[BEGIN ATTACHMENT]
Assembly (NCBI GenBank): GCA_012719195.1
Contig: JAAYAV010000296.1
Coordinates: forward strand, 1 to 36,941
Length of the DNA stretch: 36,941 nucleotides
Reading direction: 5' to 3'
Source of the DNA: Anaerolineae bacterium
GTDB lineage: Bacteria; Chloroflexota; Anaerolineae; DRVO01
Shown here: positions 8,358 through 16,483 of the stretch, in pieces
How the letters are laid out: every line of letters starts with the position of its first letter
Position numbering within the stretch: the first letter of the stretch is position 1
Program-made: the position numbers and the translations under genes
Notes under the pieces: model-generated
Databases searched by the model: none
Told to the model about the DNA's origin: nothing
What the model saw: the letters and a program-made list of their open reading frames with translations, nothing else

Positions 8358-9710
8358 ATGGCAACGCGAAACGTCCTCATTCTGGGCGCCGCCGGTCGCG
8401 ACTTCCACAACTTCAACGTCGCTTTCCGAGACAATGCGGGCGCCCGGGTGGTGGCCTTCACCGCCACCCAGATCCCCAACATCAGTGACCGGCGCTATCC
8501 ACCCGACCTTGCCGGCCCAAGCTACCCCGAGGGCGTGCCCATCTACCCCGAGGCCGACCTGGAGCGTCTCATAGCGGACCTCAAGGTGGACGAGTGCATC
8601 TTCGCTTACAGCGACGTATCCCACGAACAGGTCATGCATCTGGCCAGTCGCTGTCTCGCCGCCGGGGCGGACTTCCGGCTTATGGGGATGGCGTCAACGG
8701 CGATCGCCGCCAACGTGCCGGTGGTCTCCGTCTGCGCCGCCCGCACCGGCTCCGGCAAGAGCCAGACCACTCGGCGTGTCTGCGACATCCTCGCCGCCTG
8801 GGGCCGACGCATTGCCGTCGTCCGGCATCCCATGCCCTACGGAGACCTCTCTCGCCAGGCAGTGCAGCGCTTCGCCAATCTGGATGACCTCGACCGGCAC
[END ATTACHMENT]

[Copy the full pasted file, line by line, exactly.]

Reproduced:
Assembly (NCBI GenBank): GCA_012719195.1
Contig: JAAYAV010000296.1
Coordinates: forward strand, 1 to 36,941
Length of the DNA stretch: 36,941 nucleotides
Reading direction: 5' to 3'
Source of the DNA: Anaerolineae bacterium
GTDB lineage: Bacteria; Chloroflexota; Anaerolineae; DRVO01
Shown here: positions 8,358 through 16,483 of the stretch, in pieces
How the letters are laid out: every line of letters starts with the position of its first letter
Position numbering within the stretch: the first letter of the stretch is position 1
Program-made: the position numbers and the translations under genes
Notes under the pieces: model-generated
Databases searched by the model: none
Told to the model about the DNA's origin: nothing
What the model saw: the letters and a program-made list of their open reading frames with translations, nothing else

Positions 8358-9710
8358 ATGGCAACGCGAAACGTCCTCATTCTGGGCGCCGCCGGTCGCG
8401 ACTTCCACAACTTCAACGTCGCTTTCCGAGACAATGCGGGCGCCCGGGTGGTGGCCTTCACCGCCACCCAGATCCCCAACATCAGTGACCGGCGCTATCC
8501 ACCCGACCTTGCCGGCCCAAGCTACCCCGAGGGCGTGCCCATCTACCCCGAGGCCGACCTGGAGCGTCTCATAGCGGACCTCAAGGTGGACGAGTGCATC
8601 TTCGCTTACAGCGACGTATCCCACGAACAGGTCATGCATCTGGCCAGTCGCTGTCTCGCCGCCGGGGCGGACTTCCGGCTTATGGGGATGGCGTCAACGG
8701 CGATCGCCGCCAACGTGCCGGTGGTCTCCGTCTGCGCCGCCCGCACCGGCTCCGGCAAGAGCCAGACCACTCGGCGTGTCTGCGACATCCTCGCCGCCTG
8801 GGGCCGACGCATTGCCGTCGTCCGGCATCCCATGCCCTACGGAGACCTCTCTCGCCAGGCAGTGCAGCGCTTCGCCAATCTGGATGACCTCGACCGGCAC